how to keep birds from nesting under roof

Many bird species have adapted well to our urban environments. From pigeons in our parks to brush turkeys strutting the suburbs, there’s no shortage of feathered friends around us. Some even come a little closer, making their homes right alongside our own. And who doesn’t love waking up to the sound of birdsong?

But while having a few birds perched on your roof might not seem like too much of a problem, what happens when a few become many? Or if you suspect them to be nesting in your roof? If that’s the case, then stick with us as we explore some of the ways you can get rid of birds on the roof – or in it!

If birds aren’t your particular problem, then we can also offer advice to help deter other pests! Check out our guides to humanely removing rats and possums from your roof.

Why Do Birds Nest Under the Eaves of Your Building?

Birds are attracted to eaves for several reasons. These areas provide protection from weather and predatory birds. This is primarily the reason that nests can be found in these public spaces. While swallows build mud nests along the walls directly beneath the eaves, small birds like sparrows build their nests on the supports.

Year after year, migratory swallow species will return to the same spot to nest, increasing in number. An unprotected house will simply invite more birds to nest.

Note: Before installing products, make sure all nesting materials and droppings are removed.

Damage to your home

If you ignore them, the birds may cause irreversible damage to your house, depending on the kind of bird and the location of their nest.

Gutter nests are a popular choice for birds because they are high above and offer a ready supply of water. The birds will love this, but your gutters won’t appreciate it as much because the nesting materials can clog them.

More serious still are those pesky bird droppings. Because of its acidic nature, large amounts of the substance can harm roofing materials in addition to being harmful to health. It may also be dangerous and interfere with the proper operation of air conditioners and solar panels.

And you will need to exercise even greater caution if you have a chimney. In an urban setting, your chimney may offer an alluring substitute for hollow tree nesting spots for birds. Nests have the potential to impede a chimney’s airflow, letting hazardous levels of carbon monoxide and smoke permeate the house. Additionally, the birds aren’t as safe; young birds could trip and fall from their nests and end up in your living room.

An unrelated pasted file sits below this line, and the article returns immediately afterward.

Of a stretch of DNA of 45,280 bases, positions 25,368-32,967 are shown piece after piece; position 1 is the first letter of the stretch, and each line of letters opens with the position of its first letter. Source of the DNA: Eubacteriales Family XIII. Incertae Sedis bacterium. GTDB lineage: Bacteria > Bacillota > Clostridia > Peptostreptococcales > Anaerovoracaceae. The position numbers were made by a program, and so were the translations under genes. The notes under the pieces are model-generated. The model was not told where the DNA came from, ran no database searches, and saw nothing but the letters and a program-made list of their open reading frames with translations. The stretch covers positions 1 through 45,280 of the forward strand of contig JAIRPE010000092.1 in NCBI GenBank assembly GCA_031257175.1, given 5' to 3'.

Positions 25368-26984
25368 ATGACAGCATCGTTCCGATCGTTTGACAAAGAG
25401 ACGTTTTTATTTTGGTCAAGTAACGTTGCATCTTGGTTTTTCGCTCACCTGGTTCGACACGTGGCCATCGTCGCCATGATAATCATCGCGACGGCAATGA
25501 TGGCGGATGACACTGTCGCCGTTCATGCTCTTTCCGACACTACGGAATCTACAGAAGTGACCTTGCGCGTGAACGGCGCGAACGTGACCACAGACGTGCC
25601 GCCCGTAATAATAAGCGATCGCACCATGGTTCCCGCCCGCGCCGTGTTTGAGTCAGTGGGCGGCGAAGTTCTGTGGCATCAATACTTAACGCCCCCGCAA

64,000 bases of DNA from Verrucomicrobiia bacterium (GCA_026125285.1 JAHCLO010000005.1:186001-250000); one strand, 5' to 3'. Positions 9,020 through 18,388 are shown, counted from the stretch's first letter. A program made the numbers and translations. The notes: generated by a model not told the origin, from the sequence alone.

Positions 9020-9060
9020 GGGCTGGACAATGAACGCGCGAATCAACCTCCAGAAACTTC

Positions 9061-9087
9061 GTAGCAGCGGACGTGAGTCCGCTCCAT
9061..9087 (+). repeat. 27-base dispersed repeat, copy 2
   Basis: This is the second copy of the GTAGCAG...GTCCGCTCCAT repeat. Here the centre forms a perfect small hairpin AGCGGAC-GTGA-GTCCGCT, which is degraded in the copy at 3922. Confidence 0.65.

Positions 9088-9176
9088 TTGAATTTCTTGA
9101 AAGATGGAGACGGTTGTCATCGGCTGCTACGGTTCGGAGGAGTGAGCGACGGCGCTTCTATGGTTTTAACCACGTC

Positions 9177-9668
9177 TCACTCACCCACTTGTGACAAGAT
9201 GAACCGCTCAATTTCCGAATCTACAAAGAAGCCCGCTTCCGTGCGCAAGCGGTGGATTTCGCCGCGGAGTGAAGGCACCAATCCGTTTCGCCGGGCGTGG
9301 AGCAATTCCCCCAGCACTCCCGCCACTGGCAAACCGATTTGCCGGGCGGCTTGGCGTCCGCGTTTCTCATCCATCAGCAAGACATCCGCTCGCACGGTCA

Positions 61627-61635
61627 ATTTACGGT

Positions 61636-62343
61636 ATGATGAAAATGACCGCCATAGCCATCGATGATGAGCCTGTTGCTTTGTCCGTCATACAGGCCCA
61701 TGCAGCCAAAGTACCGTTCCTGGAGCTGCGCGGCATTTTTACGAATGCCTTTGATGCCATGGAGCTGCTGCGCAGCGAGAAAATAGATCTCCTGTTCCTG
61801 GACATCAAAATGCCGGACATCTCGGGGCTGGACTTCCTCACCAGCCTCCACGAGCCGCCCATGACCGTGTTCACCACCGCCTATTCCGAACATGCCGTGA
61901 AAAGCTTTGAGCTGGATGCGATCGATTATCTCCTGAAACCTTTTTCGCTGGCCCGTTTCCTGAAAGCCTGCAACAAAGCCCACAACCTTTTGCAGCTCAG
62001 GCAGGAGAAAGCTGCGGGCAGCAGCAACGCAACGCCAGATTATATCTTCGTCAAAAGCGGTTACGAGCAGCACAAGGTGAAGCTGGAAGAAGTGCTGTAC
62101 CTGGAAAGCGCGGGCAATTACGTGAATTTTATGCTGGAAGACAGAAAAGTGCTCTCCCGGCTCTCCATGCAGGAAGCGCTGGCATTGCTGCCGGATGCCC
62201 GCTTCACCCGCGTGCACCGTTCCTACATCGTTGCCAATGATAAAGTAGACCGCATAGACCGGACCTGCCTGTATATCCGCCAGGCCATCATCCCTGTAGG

There’s also a risk of your belongings becoming nesting materials. If birds have taken up residence in attic areas, there probably is a plethora of abandoned bedding and papers that would be ideal for them to construct a tiny home inside of your own. Nests can also be a fire hazard due to the materials used, particularly after the birds have left them.

Why are birds on the roof a problem?

Let’s first examine why the problem exists in the first place before attempting to solve it.

First and most importantly, having a lot of birds on or inside your roof can be unhealthy for you and your family, both inside and outside.

Over 60 zoonotic diseases, or illnesses that can be transmitted from animals to people, have been linked to bird droppings, feathers, and secretions. Furthermore, some can be contracted by simply breathing in dust that contains contaminated materials; you don’t even need to come into direct contact with bird droppings to contract them. Also, your air conditioner may contribute to the infection’s dissemination throughout the house if there are birds nesting inside of it.

A number of these illnesses have the potential to be extremely harmful, and some are even lethal. Breathing in contaminated material can lead to serious infections like Psittacosis, Histoplasmosis, and Cryptococcosis; elderly individuals, small children, and those with weakened immune systems are particularly vulnerable. Inadvertent contact with excrement can also result in digestive disorders, including nausea, vomiting, and diarrhea.

You can continue to think that a bird pooping on your head brings good luck because there is very little risk involved in a small amount of contact. But the risk rises as the droppings multiply and dry out.

Birds can transmit parasites such as bed bugs, ticks, and lice in addition to diseases. Their nests and excrement can also draw rodents, insects, and snakes to the area, all of which can endanger your safety in their own ways.


What repels birds from nesting?

You can place bird spikes on railings, ledges, under eaves, and anywhere that’s a likely nesting spot. Hang wind chimes or scare tape. The movement and sound of wind chimes, especially if they’re made from metal or other shiny materials, will act to deter a bird from a potential nesting spot.

How do you keep birds from nesting under your eaves?

To stop birds nesting under roof tiles, you can use bird spikes, audio deterrents, chimney caps and eaves comb fillers. They help to deter birds from resting on your roof, as well as finding suitable nesting areas.

What can you spray to keep birds from building a nest?

Mix the Solution: In a clean spray bottle, combine 1 part white vinegar with 3 parts water. For example, if you use 1 cup of vinegar, add 3 cups of water. You can adjust the amounts depending on how much solution you need. Shake Well: Cap the spray bottle and shake it well to thoroughly mix the vinegar and water.

What scent repels birds?

Methyl Anthranilate. There’s one smell that repels birds for certain: birds do not like the smell of a substance called methyl anthranilate or MA for short.